Effective risk assessments take time and diligence. Risk assessments cannot be hurried, performed without commitment, and require critical thinking skills, such as employed in Visual Literacy.

Visual Literacy is an essential skill to improve risk assessments. At any given moment you only see as much as 10 percent of what you think you’re seeing; up to 90 percent is filled in by your brain. This innate mechanism for coping with visual stimuli can lead to missing or overlooking hazards, as well as leading to errors that are caused by bias, assumptions (pre-cognitive commitment), and miscommunication. Assessing risks will be flawed if undermined by biases, assumptions, miscommunication and not Seeing the Whole PICTURE®.

These ramifications are concerning. In recent years, many corporate safety and health executives have adopted a risk-based approach to protecting their workforce and their organization. EHS professional focus has expanded beyond decades-old OSHA standards compliance “policing,” behavioral discipline and training and retraining. Professionals today identify, assess, manage and mitigate risks and exposures in the workplace. Popular occupational health and safety management systems such as ANSI/ASSP Z10 and ISO 45001 put a strong emphasis on risk assessment.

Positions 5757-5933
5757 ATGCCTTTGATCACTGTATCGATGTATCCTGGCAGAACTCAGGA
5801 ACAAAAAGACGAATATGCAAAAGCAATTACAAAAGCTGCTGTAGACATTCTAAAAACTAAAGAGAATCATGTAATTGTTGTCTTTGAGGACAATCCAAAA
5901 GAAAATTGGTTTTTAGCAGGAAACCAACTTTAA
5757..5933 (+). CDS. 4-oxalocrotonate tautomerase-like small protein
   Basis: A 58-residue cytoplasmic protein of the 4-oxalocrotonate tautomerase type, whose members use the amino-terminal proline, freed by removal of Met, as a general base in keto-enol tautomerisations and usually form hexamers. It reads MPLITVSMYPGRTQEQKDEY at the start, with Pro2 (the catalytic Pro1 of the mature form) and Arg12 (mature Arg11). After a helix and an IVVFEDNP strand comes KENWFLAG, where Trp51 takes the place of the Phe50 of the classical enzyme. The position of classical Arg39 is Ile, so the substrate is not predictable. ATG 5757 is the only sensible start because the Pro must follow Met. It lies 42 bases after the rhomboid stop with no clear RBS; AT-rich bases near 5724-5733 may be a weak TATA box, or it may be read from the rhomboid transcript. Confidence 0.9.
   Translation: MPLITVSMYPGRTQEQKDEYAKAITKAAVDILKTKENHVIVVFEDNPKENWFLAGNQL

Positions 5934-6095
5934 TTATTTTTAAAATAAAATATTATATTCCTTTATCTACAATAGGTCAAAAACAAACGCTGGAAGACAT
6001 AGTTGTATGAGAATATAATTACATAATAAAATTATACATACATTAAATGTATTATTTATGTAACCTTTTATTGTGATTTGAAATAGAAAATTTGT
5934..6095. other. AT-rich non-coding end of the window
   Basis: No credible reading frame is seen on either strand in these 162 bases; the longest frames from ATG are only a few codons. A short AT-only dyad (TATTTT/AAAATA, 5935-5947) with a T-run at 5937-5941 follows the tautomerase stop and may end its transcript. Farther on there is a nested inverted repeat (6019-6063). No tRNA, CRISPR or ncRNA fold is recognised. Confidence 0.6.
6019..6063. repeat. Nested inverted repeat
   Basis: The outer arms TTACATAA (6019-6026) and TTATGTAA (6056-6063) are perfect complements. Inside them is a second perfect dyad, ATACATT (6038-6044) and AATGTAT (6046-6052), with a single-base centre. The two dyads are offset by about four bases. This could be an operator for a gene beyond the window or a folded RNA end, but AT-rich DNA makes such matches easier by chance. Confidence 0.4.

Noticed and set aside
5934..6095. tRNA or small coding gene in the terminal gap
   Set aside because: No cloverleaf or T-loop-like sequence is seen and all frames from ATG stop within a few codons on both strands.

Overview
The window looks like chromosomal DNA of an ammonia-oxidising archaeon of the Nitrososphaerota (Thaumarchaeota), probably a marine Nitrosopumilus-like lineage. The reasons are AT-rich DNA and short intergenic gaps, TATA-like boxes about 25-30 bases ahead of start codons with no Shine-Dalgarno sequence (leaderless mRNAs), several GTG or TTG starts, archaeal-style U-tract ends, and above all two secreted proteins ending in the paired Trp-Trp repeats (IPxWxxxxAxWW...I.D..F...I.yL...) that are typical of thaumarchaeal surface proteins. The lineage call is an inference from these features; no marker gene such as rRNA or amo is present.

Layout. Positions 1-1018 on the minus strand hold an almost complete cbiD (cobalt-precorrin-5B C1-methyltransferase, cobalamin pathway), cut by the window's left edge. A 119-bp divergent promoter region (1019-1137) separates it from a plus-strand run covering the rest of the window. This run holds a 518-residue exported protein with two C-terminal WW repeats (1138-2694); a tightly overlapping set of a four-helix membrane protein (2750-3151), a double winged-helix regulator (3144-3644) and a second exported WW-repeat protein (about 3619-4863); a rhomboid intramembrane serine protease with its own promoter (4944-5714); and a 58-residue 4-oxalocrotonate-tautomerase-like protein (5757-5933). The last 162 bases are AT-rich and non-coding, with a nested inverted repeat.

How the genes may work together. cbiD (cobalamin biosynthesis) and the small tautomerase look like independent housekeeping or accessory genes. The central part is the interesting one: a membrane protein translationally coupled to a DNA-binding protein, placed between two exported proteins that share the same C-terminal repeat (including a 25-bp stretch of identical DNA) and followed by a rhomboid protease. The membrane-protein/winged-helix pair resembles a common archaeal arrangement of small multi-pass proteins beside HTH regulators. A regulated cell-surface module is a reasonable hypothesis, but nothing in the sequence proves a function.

Placing a premium on risk identification, assessment and control is for naught if not performed correctly. Visual Literacy is a methodology shown to deliver significant results in how an organization and its workers are able to see hazards; and assess, mitigate and communicate risks. Data from cases studies and research indicates that Visual Literacy can substantially and positively improve the risk profile of organization.